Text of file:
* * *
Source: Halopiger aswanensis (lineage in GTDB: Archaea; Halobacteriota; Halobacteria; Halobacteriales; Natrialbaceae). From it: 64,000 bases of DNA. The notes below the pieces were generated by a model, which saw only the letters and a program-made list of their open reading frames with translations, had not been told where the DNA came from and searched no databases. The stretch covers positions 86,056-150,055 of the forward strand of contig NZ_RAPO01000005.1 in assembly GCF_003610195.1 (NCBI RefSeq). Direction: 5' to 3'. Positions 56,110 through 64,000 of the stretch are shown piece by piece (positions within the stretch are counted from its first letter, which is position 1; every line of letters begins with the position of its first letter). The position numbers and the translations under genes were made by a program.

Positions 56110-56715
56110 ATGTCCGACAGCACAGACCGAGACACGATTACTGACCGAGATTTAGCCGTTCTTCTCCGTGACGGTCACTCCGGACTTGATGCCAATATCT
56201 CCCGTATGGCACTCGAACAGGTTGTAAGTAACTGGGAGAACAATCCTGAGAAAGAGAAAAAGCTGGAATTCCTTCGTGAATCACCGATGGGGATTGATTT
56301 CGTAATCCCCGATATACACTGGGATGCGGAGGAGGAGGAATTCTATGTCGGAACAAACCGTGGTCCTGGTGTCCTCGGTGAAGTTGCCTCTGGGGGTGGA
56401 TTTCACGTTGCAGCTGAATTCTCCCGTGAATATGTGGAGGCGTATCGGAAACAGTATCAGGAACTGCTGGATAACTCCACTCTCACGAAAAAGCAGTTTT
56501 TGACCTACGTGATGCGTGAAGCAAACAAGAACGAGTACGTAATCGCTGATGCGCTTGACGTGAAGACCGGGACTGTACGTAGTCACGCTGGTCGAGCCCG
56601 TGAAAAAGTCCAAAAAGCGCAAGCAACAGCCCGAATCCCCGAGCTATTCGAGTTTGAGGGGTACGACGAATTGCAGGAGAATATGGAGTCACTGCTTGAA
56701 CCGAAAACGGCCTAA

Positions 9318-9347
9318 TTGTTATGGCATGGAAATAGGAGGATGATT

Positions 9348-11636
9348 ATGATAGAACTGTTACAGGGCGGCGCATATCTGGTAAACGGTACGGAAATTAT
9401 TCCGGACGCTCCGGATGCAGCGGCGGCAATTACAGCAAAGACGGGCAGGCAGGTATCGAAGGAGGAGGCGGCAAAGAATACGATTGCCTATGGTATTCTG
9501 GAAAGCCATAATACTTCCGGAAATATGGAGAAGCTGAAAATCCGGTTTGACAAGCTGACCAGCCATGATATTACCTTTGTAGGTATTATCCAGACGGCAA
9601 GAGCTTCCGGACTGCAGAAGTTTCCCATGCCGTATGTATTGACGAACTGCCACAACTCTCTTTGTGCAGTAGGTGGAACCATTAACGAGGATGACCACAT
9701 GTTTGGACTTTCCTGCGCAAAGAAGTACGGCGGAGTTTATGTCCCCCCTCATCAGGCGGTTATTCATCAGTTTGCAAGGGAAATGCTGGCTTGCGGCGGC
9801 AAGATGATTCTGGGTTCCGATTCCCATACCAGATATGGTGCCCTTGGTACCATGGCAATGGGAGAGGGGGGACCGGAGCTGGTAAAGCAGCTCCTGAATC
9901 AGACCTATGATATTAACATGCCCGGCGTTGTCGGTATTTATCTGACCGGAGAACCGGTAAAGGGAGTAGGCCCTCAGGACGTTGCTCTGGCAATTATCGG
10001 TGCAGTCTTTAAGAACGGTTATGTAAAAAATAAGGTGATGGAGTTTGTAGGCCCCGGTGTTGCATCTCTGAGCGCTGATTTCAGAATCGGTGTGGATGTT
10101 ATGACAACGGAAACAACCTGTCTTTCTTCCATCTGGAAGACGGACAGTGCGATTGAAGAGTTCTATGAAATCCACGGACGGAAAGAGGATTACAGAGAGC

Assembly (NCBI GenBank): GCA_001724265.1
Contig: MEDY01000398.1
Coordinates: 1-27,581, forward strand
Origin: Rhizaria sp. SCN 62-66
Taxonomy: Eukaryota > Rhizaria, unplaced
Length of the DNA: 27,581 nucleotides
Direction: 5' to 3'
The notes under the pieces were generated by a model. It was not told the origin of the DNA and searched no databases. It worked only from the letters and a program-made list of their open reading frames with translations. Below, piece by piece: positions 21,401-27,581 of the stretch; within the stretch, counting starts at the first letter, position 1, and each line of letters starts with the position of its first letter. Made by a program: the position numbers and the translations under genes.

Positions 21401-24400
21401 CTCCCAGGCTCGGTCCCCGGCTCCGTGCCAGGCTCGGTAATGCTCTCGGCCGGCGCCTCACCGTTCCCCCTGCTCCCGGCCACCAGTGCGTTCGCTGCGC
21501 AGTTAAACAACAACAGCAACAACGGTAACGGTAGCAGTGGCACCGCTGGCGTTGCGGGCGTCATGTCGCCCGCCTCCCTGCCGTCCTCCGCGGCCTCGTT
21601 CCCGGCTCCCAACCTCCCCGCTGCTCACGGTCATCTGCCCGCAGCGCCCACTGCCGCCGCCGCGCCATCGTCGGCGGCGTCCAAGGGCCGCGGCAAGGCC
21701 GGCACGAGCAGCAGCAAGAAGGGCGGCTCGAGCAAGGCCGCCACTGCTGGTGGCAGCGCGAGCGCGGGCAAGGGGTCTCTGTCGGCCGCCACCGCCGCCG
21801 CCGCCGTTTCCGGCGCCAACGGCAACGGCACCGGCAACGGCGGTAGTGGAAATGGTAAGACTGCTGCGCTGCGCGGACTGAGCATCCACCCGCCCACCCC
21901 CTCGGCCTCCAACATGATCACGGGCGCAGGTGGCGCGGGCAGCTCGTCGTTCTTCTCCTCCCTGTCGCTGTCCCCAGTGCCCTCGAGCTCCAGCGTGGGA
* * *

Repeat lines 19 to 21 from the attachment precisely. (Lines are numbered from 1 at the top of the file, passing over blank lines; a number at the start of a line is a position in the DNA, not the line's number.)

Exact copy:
9901 AGACCTATGATATTAACATGCCCGGCGTTGTCGGTATTTATCTGACCGGAGAACCGGTAAAGGGAGTAGGCCCTCAGGACGTTGCTCTGGCAATTATCGG
10001 TGCAGTCTTTAAGAACGGTTATGTAAAAAATAAGGTGATGGAGTTTGTAGGCCCCGGTGTTGCATCTCTGAGCGCTGATTTCAGAATCGGTGTGGATGTT
10101 ATGACAACGGAAACAACCTGTCTTTCTTCCATCTGGAAGACGGACAGTGCGATTGAAGAGTTCTATGAAATCCACGGACGGAAAGAGGATTACAGAGAGC